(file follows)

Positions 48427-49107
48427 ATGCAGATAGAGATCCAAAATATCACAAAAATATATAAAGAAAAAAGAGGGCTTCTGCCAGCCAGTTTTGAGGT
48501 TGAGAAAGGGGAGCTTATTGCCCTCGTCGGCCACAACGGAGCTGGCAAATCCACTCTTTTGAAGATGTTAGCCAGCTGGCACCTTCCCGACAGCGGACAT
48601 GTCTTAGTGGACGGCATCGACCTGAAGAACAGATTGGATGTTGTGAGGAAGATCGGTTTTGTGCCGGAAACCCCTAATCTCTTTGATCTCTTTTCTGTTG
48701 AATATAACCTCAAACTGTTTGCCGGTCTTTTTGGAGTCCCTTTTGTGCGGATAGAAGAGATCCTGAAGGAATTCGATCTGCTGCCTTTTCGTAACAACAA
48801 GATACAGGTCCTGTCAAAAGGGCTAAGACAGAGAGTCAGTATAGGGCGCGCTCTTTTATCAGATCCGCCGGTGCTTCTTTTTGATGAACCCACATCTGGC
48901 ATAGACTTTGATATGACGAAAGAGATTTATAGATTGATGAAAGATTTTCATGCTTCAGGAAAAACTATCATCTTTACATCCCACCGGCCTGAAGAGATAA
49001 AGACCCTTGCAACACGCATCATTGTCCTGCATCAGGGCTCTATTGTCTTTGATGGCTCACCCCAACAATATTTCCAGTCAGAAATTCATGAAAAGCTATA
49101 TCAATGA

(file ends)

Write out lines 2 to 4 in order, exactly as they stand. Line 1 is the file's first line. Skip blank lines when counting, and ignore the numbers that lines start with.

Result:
48427 ATGCAGATAGAGATCCAAAATATCACAAAAATATATAAAGAAAAAAGAGGGCTTCTGCCAGCCAGTTTTGAGGT
48501 TGAGAAAGGGGAGCTTATTGCCCTCGTCGGCCACAACGGAGCTGGCAAATCCACTCTTTTGAAGATGTTAGCCAGCTGGCACCTTCCCGACAGCGGACAT
48601 GTCTTAGTGGACGGCATCGACCTGAAGAACAGATTGGATGTTGTGAGGAAGATCGGTTTTGTGCCGGAAACCCCTAATCTCTTTGATCTCTTTTCTGTTG